Guest post by Phil Shields: Nursing Informaticians: the key to your healthcare future was a one-day conference held in Sydney on July 30. Phil, who’s a PhD candidate in nursing informatics, sent us this report.
The national e-health conference (HIC 2012) was held at the Sydney Convention Centre at the beginning of this month. Nursing informatics is a sub-speciality of clinical informatics – it’s the study of nursing information and clinical communications. Its tools of trade are terminology and communication systems, but they are a means to an end, that is, to achieve the best possible patient outcomes. Nursing Informatics Australia celebrated its 21st year on the first day of the conference and yes, there was cake!
The really exciting thing about nursing informatics is that nursing researchers are at the forefront of studies that capture data describing what nurses do to ensure positive patient outcomes. The one-day nursing informatics component of the conference was essentially about capturing data in a reliable, valid and measurable way for the patient’s benefit. When you think about it, that is the business of nursing.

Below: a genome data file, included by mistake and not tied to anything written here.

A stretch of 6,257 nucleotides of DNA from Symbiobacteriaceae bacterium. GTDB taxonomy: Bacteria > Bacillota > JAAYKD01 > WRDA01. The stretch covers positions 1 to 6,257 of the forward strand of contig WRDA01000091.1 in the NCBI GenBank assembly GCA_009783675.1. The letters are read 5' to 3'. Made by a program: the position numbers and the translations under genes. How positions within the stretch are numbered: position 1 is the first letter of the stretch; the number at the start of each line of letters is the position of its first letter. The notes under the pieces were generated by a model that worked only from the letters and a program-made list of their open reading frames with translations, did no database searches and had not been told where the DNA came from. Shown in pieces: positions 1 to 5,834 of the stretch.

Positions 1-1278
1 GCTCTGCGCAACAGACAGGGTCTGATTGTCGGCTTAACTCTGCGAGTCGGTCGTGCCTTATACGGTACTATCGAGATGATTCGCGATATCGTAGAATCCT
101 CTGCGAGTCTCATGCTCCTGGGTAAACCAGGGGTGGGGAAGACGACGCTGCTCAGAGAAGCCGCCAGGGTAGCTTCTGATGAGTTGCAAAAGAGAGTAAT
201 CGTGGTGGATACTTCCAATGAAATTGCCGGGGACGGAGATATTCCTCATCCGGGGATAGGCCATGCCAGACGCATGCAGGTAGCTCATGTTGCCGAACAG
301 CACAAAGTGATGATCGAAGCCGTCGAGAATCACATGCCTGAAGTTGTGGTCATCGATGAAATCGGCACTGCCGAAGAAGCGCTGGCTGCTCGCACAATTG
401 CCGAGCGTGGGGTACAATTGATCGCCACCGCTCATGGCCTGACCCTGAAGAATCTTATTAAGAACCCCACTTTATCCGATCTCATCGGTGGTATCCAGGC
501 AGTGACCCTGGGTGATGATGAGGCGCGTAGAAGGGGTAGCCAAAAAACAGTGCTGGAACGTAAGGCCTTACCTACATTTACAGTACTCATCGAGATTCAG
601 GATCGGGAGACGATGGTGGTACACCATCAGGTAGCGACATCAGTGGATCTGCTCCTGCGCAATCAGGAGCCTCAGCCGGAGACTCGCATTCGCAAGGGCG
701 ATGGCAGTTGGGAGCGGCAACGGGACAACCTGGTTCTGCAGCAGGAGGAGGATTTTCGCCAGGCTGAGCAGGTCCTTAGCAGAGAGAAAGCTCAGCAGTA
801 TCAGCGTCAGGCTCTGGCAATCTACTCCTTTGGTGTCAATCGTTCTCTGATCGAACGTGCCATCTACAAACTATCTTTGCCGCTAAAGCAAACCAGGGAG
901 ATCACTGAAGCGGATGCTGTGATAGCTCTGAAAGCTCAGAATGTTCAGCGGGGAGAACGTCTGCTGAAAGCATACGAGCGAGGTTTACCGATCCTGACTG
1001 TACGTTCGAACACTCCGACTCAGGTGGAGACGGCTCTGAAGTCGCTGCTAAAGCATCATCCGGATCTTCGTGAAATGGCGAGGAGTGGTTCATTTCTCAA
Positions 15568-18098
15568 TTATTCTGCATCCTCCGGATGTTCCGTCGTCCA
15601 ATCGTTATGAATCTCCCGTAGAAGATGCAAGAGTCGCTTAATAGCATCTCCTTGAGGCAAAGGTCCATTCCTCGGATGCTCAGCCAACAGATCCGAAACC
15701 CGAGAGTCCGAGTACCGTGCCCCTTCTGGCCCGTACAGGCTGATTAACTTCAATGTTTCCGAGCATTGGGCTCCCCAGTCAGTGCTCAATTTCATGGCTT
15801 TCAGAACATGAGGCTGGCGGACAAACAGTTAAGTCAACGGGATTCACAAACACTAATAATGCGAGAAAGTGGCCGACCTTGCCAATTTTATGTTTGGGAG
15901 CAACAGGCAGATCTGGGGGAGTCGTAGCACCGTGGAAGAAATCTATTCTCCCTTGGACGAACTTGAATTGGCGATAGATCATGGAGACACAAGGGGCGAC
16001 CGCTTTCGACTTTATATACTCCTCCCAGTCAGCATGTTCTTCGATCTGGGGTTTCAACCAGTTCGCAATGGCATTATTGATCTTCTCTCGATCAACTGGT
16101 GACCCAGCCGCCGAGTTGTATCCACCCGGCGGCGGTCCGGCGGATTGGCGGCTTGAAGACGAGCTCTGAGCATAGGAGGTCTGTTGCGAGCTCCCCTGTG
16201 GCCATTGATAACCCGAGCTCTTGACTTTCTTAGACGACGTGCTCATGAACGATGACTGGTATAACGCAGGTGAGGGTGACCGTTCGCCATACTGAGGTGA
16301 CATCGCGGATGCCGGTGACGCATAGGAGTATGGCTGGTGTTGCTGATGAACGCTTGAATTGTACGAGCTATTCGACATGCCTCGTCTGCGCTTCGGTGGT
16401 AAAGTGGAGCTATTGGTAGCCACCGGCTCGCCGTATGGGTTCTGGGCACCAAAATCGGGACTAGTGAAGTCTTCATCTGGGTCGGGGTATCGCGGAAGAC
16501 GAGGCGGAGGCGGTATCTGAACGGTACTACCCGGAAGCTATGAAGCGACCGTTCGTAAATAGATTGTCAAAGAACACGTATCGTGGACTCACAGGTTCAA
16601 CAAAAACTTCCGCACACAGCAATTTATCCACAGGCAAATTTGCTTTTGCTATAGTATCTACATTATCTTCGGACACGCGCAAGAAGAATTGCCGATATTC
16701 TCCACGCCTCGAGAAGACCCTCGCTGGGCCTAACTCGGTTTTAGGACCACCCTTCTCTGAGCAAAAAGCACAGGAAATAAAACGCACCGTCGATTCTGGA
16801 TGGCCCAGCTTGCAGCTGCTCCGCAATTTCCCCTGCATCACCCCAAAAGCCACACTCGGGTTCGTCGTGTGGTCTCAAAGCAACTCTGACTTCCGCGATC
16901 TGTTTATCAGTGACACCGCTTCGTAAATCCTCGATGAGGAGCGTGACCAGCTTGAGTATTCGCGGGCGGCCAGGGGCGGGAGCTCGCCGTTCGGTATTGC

The first keynote speaker Paula Procter, reader in informatics from Sheffield Hallam University in England, struck a chord with the audience as she spoke of not losing sight of the basic nursing tenets, including good care and patient needs, while nursing embraces technology.
The Moya Conrick Award for best presentation went to Livio Ciacciarelli from South Australia who spoke of his hospital’s introduction of a clinical practice support system (CPS). The CPS brings support, assessment and care planning to the bedside.
Interestingly, conference attendees were told mobile social media, particularly Twitter was encouraged. We were asked to “please keep our silent tablets, laptops and phones on”, a definite change from most gatherings, I think you’d agree. It was interesting to see the Twitter conversation ticking away rather like a subtext as the talks unfolded. The conference kept my inner nerd and nurse engaged, definitely not an easy job!
The bottom line is that nursing informatics will grow exponentially in the future as patients, nurses, hospitals and governments require more accurate information.
Nurses are at the coalface of patient care and are ideally placed to become technology interpreters, innovators and system designers. The nursing components in conferences like HIC 2012 are a good beginning.
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